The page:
Punctuation marks are crucial in writing. We've known that in our grammar and language classes. Our teachers have even taught us how to convey feelings through writing symbols. After reading this recent study, however, you may forget what you've learned in elementary school. Apparently, appropraite use of punctuation marks bear potential impact on our personal lives.
In a study performed by researchers from the department of psychology at New York's Binghamton University claims, text-based messaging is no place for proper punctuation, unless, you want to be seen as a jerk. Experts conducted a series of experiments with undergraduate students to explore the role of the period in text messages. What they discovered is quite a blow.
The digital world of text messaging may have started to bend the rules of correct writing (c) cbc.ca
The researchers asked the participants to read 16 different conversations in the form of either texts or handwritten notes.
Every exchange included an invitation question (e.g., "Dave gave me his extra tickets. Wanna come?) and an affirmative, one-word response (Sure, Yup, OK, etc.). The group was also asked to rate how "sincere" each reply sounded.
Surprisingly, the experts found that respondents who used periods weren't perceived as smarter than the others who used proper punctuation. Similar observations were noticed with handwritten notes.
"Texts that ended with a period were rated as less sincere than those that did not," reads the abstract of the study, which was publishe in the journal Computers in Human Behavior.
Put a period at the end of text and everyone loses their mind.
Lead researcher, Celia Klin, guessed why punctuation marks can hold so much meaning for digital conversations.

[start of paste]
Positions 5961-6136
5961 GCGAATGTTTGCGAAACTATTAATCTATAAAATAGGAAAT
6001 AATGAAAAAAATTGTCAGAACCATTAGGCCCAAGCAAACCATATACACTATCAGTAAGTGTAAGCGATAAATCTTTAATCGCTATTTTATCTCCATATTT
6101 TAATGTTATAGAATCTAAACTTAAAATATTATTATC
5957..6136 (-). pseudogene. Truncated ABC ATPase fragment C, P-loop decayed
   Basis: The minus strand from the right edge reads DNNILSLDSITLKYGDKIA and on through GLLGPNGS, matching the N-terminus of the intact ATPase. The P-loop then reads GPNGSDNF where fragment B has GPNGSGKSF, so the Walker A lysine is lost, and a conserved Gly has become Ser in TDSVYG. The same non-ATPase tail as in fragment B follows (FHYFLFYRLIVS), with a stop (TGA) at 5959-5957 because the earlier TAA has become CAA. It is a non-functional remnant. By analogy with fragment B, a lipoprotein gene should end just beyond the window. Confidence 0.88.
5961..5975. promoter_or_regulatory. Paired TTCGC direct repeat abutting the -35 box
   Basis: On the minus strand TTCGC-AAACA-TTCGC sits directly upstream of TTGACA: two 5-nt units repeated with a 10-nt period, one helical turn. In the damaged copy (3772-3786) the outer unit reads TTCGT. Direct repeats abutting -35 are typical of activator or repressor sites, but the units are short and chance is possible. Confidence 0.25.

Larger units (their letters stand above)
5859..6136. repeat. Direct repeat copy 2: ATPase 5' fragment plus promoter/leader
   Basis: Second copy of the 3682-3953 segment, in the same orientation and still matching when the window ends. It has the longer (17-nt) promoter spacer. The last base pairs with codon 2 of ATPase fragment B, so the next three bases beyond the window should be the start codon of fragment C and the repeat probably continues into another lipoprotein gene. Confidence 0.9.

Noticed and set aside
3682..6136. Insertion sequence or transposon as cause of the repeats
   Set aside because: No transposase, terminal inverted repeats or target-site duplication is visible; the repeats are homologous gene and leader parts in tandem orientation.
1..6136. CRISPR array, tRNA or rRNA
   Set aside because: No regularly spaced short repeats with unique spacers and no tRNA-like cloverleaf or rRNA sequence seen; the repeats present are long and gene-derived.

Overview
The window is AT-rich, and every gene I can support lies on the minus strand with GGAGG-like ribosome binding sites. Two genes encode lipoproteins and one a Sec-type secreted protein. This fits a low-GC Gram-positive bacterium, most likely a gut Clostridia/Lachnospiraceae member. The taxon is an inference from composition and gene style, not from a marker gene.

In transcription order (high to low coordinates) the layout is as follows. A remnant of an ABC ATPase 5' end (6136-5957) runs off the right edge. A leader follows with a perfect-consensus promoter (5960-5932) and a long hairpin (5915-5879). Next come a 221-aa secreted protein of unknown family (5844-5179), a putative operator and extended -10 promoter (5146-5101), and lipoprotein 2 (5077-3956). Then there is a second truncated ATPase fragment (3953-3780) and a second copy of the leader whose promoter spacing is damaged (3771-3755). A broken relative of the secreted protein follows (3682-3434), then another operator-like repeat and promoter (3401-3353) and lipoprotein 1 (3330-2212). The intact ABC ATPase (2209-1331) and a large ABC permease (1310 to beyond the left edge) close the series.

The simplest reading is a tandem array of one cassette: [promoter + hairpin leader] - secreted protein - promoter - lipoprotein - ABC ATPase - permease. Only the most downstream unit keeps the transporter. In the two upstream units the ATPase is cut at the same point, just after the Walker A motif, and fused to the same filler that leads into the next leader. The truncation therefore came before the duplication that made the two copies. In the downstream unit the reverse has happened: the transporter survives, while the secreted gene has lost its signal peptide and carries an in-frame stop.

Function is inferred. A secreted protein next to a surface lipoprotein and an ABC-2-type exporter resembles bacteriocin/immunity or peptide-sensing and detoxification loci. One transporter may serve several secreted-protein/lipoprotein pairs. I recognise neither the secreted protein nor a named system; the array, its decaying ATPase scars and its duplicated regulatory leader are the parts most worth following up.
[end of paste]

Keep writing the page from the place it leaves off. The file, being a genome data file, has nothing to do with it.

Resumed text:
"Texting is lacking many of the social cues used in actual face-to-face conversations," she said in a press release
issued by the university.
"When speaking, people easily convey social and emotional information with eye gaze, facial expressions, tone of voice, pauses, and so on."
"People obviously can't use these mechanisms when they are texting," she continued.
"Thus, it makes sense that texters rely on what they have available to them — emoticons, deliberate misspellings that mimic speech sounds and, according to our data, punctuation."
There were more reactions from people when the study was published online. Some responses on Twitter even claimed, using a period at the end of a text can make you seem like "a jerk," "heartless," or "probably the worst."
The Binghamton psychology team did a follow-up work that has yet to be published. They explored the role of another contentious punctuation mark: the exclamation point.
The study suggests, exclamation point use seem to make messages more sincere, rather than less, as it conveys information about how someone is feeling (enthusiastic, usually, or at least very strongly about something.)
This may mean, if you want to avoid hurting other people's feelings, at least don't forget to include an emoji.